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Quainton News Archive - Quainton News No. 25 - Autumn 1975
BR Ivatt Class 2MT 2-6-2T No. 41313
41313, A Stablemate for 41298
Nine years in the salty air of Barry had left 41313 rather tarnished and careworn in appearance but some red oxide paint on the tanks and cab, and half a gallon of Dulux black on the boiler and smokebox before departure made our latest Ivatt Trust locomotive look quite presentable for the road trip to Quainton at the end of June, although one essential item, the chimney, was missing!
Roy Miller and Peter Clarke welcome a companion locomotive to their 41298 but they make the point right away that they have purchased 41313 initially to provide a change of boiler for the Class 2 2-6-0, 46447, and to give them some other valuable spares. The newly arrived 2-6-2T has a good set of tyres and its pony truck will need less attention than that on the Mogul. For the 14 years of its working life 41313 was a Southern engine and the relatively good condition of its boiler and firebox reflects the care and attention paid by the SR to water treatment and to the regularity of boiler wash-outs. Many other components are likely to be taken from the latest Class 2 and used on the restoration of the 2-6-0. The two engines have been placed next to each other in the up yard for stripping down and examination and it will be the 2-6-0 which will then be reconstructed. Roy and Peter are not committing themselves to rebuilding 41313, but time will tell!
Readers may recall the post-war development of the Ivatt Class 2 2-6-0's and 2-6-2T's. Both appeared in the same year, 1946, and had many identical features including cylinders, boilers, fireboxes, wheels and motion. Both classes became very successful and popular and 130 2-6-2T's were built, 41200 to 41329, followed in 1953 by 30 almost identical BR standard engines numbered 84000 to 84029.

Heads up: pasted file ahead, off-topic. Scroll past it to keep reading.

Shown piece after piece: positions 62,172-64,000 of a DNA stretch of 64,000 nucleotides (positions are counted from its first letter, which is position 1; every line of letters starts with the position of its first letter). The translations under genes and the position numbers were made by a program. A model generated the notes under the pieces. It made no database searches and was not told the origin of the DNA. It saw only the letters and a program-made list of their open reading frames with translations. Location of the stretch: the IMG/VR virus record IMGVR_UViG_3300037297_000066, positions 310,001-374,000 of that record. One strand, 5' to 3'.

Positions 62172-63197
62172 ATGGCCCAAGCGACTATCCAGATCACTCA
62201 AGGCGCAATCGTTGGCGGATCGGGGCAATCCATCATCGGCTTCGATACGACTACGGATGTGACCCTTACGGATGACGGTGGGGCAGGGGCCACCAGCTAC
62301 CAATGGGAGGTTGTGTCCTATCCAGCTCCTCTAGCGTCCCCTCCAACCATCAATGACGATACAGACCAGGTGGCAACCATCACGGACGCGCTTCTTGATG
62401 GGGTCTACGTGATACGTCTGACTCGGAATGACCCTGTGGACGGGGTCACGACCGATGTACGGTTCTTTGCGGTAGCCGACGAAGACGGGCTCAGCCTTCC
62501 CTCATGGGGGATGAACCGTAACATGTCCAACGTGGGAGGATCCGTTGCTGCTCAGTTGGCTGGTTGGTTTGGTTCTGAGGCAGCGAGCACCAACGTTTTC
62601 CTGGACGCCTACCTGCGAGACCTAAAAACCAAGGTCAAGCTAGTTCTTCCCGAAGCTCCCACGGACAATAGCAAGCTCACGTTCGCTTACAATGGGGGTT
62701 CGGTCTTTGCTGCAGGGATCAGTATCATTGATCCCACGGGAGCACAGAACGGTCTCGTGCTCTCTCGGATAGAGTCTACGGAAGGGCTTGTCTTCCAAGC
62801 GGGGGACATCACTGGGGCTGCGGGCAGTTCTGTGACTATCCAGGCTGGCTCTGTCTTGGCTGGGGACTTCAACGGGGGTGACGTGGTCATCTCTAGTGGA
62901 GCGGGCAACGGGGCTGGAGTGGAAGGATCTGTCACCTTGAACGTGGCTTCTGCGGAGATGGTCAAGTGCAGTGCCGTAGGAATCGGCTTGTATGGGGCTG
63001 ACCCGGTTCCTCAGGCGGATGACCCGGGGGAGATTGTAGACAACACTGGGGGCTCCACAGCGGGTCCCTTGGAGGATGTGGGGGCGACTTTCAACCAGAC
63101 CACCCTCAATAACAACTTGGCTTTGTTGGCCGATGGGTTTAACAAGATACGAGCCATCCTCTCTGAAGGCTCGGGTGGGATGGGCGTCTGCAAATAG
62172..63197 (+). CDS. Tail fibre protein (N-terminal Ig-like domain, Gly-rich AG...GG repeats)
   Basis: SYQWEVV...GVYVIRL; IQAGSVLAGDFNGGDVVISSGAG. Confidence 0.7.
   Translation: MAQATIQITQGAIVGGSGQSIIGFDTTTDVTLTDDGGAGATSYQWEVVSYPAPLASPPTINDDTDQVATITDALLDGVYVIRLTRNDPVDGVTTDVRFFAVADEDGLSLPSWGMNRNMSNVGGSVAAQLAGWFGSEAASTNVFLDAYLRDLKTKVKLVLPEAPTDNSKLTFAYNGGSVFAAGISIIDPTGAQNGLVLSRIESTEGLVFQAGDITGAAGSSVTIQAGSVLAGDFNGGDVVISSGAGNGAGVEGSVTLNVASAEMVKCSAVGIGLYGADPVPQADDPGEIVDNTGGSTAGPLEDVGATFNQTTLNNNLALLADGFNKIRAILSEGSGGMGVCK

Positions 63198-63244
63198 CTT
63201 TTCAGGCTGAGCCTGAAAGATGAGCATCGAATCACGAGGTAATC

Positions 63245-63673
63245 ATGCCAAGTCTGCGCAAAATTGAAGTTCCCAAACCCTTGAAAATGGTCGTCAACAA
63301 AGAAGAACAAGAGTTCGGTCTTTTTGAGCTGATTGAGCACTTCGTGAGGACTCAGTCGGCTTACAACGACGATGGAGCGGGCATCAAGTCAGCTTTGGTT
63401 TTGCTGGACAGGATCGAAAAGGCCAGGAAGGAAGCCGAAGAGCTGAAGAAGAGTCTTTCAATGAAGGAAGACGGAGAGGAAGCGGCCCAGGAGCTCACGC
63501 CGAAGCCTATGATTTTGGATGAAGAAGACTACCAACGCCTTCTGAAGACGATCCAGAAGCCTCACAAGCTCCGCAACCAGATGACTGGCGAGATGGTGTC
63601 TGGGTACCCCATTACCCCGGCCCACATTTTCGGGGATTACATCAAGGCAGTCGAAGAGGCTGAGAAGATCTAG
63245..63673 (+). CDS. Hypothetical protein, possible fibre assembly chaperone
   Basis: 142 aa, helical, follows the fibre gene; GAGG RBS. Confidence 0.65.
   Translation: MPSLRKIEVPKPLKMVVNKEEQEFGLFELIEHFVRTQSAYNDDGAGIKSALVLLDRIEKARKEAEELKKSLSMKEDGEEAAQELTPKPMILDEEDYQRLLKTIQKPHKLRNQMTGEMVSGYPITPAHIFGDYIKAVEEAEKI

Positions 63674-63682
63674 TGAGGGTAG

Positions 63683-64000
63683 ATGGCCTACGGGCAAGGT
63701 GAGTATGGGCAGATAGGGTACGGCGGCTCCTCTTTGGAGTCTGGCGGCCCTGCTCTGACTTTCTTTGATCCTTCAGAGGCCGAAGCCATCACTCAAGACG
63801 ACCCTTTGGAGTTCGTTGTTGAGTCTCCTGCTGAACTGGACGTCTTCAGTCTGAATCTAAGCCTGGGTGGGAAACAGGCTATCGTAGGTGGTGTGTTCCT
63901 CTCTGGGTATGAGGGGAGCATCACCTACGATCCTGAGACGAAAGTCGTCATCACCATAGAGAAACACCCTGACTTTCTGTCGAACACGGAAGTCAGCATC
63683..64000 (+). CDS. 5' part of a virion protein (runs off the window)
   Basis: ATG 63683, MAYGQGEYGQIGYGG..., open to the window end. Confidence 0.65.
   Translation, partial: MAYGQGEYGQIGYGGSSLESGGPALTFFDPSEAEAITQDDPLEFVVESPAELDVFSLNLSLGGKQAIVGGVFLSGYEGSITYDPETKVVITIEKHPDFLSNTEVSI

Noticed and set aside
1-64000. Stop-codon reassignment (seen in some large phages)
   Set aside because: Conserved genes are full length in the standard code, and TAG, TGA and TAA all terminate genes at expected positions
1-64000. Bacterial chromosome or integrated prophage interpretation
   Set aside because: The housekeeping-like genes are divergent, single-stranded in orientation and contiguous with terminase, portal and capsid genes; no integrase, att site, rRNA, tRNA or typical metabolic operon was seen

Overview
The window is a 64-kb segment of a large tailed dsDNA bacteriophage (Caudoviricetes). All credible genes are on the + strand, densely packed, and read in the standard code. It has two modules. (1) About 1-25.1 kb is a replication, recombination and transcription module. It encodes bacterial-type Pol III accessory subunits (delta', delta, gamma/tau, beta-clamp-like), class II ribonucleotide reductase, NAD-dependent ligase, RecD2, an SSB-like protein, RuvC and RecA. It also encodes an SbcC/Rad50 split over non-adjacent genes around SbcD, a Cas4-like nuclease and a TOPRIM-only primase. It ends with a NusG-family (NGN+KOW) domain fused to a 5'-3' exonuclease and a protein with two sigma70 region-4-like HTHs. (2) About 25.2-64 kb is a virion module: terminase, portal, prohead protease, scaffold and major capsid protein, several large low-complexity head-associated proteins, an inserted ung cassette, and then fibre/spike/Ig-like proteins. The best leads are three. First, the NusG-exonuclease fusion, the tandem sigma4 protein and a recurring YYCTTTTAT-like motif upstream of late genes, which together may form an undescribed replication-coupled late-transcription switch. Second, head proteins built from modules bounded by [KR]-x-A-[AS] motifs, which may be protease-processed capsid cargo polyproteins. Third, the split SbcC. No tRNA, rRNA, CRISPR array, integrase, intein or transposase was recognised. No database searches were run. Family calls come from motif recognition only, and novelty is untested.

41313 was one of a batch of 20 engines built at Crewe in 1952 to Order E482. The first of the series was completed in March and our engine entered traffic in May, 1952.
It appeared on the Southern at Brighton on 29th May and after checking and running-in it was sent forward on 29th June to its first home shed, Exmouth Junction. Soon it was joined by 41314/5 and the trio were quickly drafted onto duties which displaced the ageing Drummond M7 0-4-4T's on the Exmouth and Sidmouth branches and on other local passenger trains in the Exeter district. They were also tried on banking duties between St. Davidís and the Central Stations.
41313 was an engine which often seemed to be selected for this pioneering work in the West! On 5th July 1952 it piloted 'West Country' 34036 on the 11.49. Exeter Central to Okehampton enroute to become the first 2-6-2T to be used on the Bude branch from Halwill Junction. Soon after this expedition it shared with 41315 the penetration of the Bere Alston to Callington branch near Plymouth, the former haunts of the PO & SWJR 0-6-2T's, 30757/8.